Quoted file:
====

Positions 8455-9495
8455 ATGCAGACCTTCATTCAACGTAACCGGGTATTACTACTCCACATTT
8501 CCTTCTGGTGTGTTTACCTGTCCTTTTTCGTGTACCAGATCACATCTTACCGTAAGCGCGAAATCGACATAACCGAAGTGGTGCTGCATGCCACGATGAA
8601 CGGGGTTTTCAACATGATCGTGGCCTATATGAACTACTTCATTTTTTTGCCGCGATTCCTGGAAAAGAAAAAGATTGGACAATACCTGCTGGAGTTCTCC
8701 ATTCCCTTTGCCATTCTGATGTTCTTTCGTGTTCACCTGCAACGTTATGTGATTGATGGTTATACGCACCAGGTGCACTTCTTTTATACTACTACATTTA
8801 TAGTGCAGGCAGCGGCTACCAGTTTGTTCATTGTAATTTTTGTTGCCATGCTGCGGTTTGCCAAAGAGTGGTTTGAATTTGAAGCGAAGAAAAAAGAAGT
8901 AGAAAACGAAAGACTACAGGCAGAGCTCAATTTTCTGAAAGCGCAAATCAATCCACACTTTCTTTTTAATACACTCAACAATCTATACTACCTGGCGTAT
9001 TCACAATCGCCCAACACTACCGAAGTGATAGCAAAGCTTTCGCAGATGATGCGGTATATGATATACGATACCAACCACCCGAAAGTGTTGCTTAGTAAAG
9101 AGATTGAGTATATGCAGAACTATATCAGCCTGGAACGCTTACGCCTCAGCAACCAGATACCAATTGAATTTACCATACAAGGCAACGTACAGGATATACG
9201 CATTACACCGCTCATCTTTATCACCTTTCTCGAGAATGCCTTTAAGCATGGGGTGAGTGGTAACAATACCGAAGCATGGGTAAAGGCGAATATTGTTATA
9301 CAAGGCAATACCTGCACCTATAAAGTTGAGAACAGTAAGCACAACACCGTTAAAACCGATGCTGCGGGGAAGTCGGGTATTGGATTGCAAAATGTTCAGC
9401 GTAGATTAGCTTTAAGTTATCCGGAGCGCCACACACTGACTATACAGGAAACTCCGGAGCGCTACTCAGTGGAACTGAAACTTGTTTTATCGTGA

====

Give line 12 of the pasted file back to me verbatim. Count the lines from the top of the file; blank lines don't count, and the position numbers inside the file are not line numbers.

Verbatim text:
9401 GTAGATTAGCTTTAAGTTATCCGGAGCGCCACACACTGACTATACAGGAAACTCCGGAGCGCTACTCAGTGGAACTGAAACTTGTTTTATCGTGA